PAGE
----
Fred, AB1OC

Portable Satellite Station 3.0 Plans
Portable Satellite Station 3.0 Plans

Source: A Portable Satellite Station Part 5 – Plans for Our 3.0 Station

Raspberry Pi Satellite Rotator Interface

We’ve been using our Portable Satellite Station 2.0 for some time now and it works great. One area that can be improved is the interface between the MacDoppler Satellite Tracking program we use and the GHTracker application which controls the Green Heron Engineering RT-21 Az/El Rotator Controller in our setup…

Source: Raspberry Pi Satellite Rotator Interface | Our HAM Station

The Raspberry Pi is an inexpensive computer and control platform for many Ham Radio projects. We recently used a Raspberry Pi 3 to build an interface between the MacDoppler Satellite Tracking Software in our Portable Satellite Station and the Rotator Control System points the ground station antennas during satellite tracking. We put together an article about how we went about this project and some details of the hardware and software we used to put a Raspberry Pi 3 computer together for our project.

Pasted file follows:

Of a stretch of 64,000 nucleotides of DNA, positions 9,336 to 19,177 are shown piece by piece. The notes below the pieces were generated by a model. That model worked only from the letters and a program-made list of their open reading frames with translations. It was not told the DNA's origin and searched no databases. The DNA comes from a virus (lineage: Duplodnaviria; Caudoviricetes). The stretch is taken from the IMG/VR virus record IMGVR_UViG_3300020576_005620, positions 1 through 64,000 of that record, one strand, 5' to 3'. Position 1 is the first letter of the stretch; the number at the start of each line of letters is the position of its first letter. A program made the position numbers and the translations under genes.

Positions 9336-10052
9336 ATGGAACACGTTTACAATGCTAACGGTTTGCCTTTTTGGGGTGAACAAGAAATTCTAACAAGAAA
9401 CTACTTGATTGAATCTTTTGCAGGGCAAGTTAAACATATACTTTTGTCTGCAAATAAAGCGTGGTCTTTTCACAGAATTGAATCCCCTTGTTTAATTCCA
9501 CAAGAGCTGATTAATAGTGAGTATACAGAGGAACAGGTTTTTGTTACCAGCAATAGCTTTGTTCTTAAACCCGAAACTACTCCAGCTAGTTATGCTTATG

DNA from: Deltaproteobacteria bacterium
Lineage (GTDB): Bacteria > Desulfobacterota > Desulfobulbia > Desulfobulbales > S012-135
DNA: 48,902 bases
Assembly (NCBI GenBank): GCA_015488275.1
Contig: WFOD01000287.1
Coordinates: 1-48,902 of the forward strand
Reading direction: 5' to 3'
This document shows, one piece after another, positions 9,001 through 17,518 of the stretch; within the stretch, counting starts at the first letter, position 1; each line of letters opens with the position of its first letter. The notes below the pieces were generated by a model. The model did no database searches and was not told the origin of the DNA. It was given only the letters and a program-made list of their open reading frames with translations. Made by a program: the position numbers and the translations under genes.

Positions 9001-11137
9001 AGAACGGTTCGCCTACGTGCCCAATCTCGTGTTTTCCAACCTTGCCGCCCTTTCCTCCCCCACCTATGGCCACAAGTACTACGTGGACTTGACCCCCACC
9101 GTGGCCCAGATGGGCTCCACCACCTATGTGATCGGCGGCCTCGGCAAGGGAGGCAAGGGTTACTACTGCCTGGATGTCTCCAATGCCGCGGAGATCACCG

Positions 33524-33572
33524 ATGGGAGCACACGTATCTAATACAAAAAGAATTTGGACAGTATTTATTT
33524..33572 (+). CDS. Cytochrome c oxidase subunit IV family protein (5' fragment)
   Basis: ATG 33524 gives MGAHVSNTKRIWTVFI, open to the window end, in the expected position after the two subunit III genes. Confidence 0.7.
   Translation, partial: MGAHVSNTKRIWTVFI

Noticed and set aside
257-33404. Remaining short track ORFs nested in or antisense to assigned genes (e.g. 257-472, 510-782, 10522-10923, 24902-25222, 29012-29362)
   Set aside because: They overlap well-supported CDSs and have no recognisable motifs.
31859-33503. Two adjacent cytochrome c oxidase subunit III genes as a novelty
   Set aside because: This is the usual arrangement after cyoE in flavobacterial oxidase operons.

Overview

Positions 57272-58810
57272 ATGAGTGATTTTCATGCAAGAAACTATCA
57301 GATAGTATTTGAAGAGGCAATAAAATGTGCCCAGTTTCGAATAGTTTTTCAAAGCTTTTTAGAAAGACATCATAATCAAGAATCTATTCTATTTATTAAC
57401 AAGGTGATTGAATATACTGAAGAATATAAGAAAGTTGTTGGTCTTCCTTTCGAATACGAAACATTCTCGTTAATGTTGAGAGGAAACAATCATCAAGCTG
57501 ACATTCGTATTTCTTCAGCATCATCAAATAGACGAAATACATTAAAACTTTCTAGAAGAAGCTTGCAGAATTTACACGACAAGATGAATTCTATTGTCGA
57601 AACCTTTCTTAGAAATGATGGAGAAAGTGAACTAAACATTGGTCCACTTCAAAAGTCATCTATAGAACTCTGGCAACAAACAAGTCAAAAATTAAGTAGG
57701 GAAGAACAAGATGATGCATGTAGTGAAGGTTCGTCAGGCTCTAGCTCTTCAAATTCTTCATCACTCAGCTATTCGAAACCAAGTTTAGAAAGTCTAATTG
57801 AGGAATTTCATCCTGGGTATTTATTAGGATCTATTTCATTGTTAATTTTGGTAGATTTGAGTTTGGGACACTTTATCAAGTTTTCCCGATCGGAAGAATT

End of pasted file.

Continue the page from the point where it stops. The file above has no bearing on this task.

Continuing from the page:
Fred, AB1OC

Remote Control Ham Station Enhancements

As explained in a previous article, we have been working on enhancing our Remote Control Ham Station system. The upgrades include additional remote client options, better remote networking via the Internet, and better integration with our microHAM system.

Source: Remote Operating Enhancements | Our HAM Station

As part of the fall upgrade plans at our station, we have completed quite a few enhancements to the Remote Operating Gateway and associated client devices in our station. The upgrades include:

You can read more on our Stationproject Blog about our Remote Control Ham Station Enhancements.

We try to do some station upgrades in the fall of each year to maximize our operating fun during the winter months. We always welcome members who want to join in on our projects as a means to learn about station building. More to come as we make progress with our planned projects.

Special thanks to Dave, K1DLM who has helped us with ideas for several aspects of this project.

Fred, AB1OC